“Indeed, it’s like the synthesizer over there that you used to create this chess set, just on a much more massive scale. While we can’t just bring one into existence like magic, we can use the remains of your planet, as well as the red desert planet and the smaller gaseous planet in your solar system to synthesize one capable of sustaining an oxygen based ecology.”
“Mars and Venus then, that’s frigging sweet,” he laughed.
“I assume those were the names of the planets I mentioned, that you humans came up with?”
“Yeah, we had 9 planets in our solar system from what we could tell…well, 9 until some jackass decided to say that Pluto was too small to be a planet.”
“Interesting, so you were advanced enough to look through space telescopically. That clues me in a little more to the functions of your society, as well as why this isn’t so far fetched a concept to you.”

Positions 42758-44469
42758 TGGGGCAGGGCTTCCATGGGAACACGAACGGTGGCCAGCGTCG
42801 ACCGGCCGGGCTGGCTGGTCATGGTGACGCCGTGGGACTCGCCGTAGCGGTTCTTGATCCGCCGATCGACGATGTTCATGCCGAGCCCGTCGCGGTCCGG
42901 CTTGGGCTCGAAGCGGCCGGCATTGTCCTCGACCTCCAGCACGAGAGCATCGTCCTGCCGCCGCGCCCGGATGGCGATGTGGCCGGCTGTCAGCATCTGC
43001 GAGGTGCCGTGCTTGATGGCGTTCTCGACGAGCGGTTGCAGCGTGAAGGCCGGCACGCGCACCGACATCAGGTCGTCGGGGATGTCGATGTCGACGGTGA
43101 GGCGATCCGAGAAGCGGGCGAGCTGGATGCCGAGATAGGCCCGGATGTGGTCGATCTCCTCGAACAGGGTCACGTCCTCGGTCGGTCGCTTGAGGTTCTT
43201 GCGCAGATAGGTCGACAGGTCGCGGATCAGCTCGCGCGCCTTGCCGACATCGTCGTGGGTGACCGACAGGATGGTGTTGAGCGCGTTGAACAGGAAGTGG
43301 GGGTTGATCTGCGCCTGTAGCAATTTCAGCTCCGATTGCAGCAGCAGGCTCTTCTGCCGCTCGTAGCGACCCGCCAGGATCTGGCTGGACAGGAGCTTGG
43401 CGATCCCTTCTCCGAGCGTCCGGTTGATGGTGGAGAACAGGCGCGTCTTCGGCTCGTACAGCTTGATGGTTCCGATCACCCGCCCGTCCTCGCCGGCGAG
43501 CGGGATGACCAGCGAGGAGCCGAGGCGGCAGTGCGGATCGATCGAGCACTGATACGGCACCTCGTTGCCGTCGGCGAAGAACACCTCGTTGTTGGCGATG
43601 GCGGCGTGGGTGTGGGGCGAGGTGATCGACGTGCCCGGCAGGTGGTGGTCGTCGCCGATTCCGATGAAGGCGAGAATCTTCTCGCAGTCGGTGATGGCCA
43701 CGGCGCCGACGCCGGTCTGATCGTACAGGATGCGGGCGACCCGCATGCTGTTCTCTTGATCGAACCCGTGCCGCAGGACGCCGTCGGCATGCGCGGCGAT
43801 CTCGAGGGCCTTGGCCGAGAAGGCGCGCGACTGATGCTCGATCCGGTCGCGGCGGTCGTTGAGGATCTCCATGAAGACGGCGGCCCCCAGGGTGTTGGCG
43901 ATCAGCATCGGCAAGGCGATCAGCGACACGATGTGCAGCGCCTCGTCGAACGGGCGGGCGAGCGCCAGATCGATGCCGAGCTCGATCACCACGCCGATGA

“Speaking of which, how many other alien species are you aware of?”
“Aside from the human species we learned of today, just two. The Etherians, my own race, and the Djinn.”
“The Djinn? I’ve heard that word from somewhere before,” Raynor paused to think. “Oh yeah…it was in a literature class I took. We were studying mythology and stuff at the time and they came up.”
“That’s fairly possible all things considered. The Djinn are nomads and specters. They developed technology to dim light from their body, to literally become invisible.”
“Why in the world would they want to go invisible?”
“Before I gained this ship, the Etherians were once at war with the Djinn. Not all Etherians are as…hospitable as I can be, if you can understand.”
“no..no, I get ya. Believe me we have…well had a lot of people like that on Earth.”
“At any rate, the war was put on a cease fire at the development of terraformation technology. I was given ten years in our time, roughly twelve or thirteen in yours to find a suitable location for a new homeworld, so we didn’t have to take theirs from them.
The war was deemed necessary as we couldn’t seem to coexist.”
“Problems with how they work I take it?”